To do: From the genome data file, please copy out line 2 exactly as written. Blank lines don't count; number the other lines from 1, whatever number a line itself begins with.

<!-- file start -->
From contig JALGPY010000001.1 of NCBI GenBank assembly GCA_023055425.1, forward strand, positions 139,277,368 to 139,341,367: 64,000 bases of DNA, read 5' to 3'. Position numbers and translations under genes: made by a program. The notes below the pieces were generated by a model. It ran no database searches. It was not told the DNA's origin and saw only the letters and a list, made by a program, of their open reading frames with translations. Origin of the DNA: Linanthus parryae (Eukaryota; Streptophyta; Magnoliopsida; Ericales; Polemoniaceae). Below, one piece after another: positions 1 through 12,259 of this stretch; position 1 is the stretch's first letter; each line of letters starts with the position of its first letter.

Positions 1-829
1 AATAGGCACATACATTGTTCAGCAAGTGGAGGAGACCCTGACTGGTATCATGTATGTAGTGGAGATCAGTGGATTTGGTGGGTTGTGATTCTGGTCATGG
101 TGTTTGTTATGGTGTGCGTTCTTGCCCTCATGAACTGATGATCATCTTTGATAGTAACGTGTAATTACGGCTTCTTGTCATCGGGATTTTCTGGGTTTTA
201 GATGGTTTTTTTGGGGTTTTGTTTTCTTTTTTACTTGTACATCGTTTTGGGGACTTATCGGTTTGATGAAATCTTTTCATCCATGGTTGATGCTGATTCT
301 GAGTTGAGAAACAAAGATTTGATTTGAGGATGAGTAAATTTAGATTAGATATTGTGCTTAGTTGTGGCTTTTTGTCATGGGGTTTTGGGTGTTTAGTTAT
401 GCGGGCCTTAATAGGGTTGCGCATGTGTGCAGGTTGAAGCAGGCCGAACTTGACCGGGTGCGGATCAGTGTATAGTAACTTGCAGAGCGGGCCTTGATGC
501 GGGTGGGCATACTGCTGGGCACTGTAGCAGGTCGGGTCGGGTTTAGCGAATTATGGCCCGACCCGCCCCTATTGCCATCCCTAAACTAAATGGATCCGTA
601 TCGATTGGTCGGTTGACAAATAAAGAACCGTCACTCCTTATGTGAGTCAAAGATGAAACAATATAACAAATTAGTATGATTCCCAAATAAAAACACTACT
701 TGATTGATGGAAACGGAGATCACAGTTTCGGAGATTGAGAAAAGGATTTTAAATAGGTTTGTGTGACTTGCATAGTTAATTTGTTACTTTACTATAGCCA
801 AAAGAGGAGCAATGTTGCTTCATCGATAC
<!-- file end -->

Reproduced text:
Positions 1-829